Do you believe in magic?

For being a movie with the word "doctor" in its title, Doctor Strange has very little to do with the practice of medicine. There's barely any semblance of a cohesive, scientifically-proven world and a severe lack of sleep that comes with the job description. In fact, one could argue that the film goes in the opposite direction entirely, focusing on the occult, the mystical, and yes... the strange.

Whereas the majority of the Marvel Cinematic Universe's heroes use their fists, hammers, arrows, and stun batons to fight bad guys (and more recently each other), Doctor Strange is quite content in blowing your mind with his bag of parlor tricks. He is crippled after all, and punching someone in the face would do more harm to his finely manicured hands than to the sweat-stained noggin of magical thug number thirteen. 



After losing the use of his hands (but not his good looks) in a car accident, neurosurgeon Stephen Strange is led into a spiral of depression. But instead of manning up and learning to eat with his feet, Strange looks high and low for the (dare I say it) strangest remedies which lead him to a cult hidden high up in Nepal.

While not on par with the fanaticism of the Illuminati, the cult actually delivers on what they are selling and eventually teach Strange the ways of the magic man. Cue an opposing evil cult and a dark ominous presence, and you have the makings of another Marvel origin story.

So what makes this one any different from the rest?



Well for one thing, the main character is a lot more interesting than others whose names rhyme with "Or Thodinson". The whole aspect of having a magical version of Tony Stark was never a bad thing, and Benedict Cumberbatch pulls off his interpretation of the American doctor quite well.

The film revolves around Strange and his evolution from a cocky doctor to a selfless, magic-wielding professor at Hogwarts, so it only makes sense that he should be compelling.  Seeing the changes in his dialogue, from quips about pop culture to dramatic saving-the-universe speeches, you get the feeling that the good doctor is taking a turn for the better and though he isn't healing physically, his character is.

Though supporting characters such as The Ancient One (played by Tilda Swinton) and Christine Palmer (Rachel McAdams) do a service to move the plot along, it's Strange who is the star of the show and will be remembered by children when they go to buy lunchboxes with his face plastered on them. Plus, I'm pretty sure you'll forget the other members of the cast by the time the sequel, Doctor Strange: Pediatric Ward, gets released.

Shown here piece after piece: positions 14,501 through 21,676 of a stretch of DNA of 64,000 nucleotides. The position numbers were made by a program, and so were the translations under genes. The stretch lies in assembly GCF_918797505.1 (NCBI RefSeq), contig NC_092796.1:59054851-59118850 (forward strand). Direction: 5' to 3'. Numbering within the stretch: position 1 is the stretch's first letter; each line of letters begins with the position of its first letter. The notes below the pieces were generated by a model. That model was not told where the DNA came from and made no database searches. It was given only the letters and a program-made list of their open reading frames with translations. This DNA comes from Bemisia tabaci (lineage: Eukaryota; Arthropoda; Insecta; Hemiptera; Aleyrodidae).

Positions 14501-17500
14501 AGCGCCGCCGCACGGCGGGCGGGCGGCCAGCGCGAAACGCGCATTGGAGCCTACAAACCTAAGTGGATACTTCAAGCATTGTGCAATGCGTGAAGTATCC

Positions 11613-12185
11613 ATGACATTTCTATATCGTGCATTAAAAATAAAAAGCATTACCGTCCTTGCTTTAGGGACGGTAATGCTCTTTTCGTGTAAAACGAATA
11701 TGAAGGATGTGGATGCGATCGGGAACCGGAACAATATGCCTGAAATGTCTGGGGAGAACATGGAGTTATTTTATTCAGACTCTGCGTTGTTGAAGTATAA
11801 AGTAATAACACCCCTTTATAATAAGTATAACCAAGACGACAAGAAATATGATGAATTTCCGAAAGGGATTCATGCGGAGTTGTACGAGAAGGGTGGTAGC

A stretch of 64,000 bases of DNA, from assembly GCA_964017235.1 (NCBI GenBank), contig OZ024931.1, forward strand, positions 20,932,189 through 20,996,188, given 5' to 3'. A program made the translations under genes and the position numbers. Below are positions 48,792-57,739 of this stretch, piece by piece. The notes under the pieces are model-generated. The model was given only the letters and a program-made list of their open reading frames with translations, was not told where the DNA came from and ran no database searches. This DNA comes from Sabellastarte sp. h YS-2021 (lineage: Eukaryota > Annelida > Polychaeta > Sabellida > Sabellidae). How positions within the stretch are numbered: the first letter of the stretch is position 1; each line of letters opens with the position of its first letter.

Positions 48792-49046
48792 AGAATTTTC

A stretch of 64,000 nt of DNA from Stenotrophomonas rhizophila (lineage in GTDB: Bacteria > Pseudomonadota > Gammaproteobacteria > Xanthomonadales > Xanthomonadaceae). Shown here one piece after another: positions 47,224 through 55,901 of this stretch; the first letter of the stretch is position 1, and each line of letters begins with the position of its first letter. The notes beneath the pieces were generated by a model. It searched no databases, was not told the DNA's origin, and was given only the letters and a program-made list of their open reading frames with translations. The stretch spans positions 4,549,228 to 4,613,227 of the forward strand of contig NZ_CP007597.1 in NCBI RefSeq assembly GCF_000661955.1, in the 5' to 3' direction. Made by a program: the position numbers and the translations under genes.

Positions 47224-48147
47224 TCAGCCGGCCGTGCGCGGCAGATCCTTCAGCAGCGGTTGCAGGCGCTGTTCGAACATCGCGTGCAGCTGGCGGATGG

The second feature that the movie has going for it is just how trippy it can be.



Have you ever used a kaleidoscope? You know, those little tubes with pieces of glass that you look through in order to get a vision of what it's like doing a lot of illegal drugs at once? That's what this movie feels like for the most part.

It always hurts the brain when storytellers talk about time travel or multiverses, so instead of delving in too deep with dialogue that makes no sense, the film settles on representing these touchy topics by using a lot of visual effects.

They aren't just for show, either. Throughout the whole movie, seeing the various characters interact and manipulate their hallucinogenic surroundings is always fun to see, if a tad confusing. There is this big fight within New York City that got me wondering if everyone would enjoy this film since it could have a tendency to cause vertigo or epileptic seizures. Other than that however, the whole thing just blew my mind.



But there is something strange about Doctor Strange, and that is that some parts tend to be forgettable. Being rooted in another origin story always has its downsides: you have to establish the character, his motivation, and the world and rules he lives by. All these things weigh down what could otherwise be a story that breaks free and goes in a new direction entirely, like a rabbit that got loose from a magician's hat.

I do want to see where this is going, however. After successfully placing him in the universe, Doctor Strange is now able to branch out into other Marvel franchises and troll people inconsistently with his snide remarks and seemingly infinite power.

For another origin story, Doctor Strange does more than an adequate job in providing newcomers with an introduction to a cape wearing hero that isn't Superman. It doesn't have that much of a difference in terms of storytelling, but when your retinas are blinded by the different dimensions and your mind is freed from the other superheroes which will no doubt come into contact with him, then Doctor Strange has a magic that is wholly unique to itself. 






About the author: Carlos Zotomayor

Zoto can see your underpants. Mmm... tasteful.


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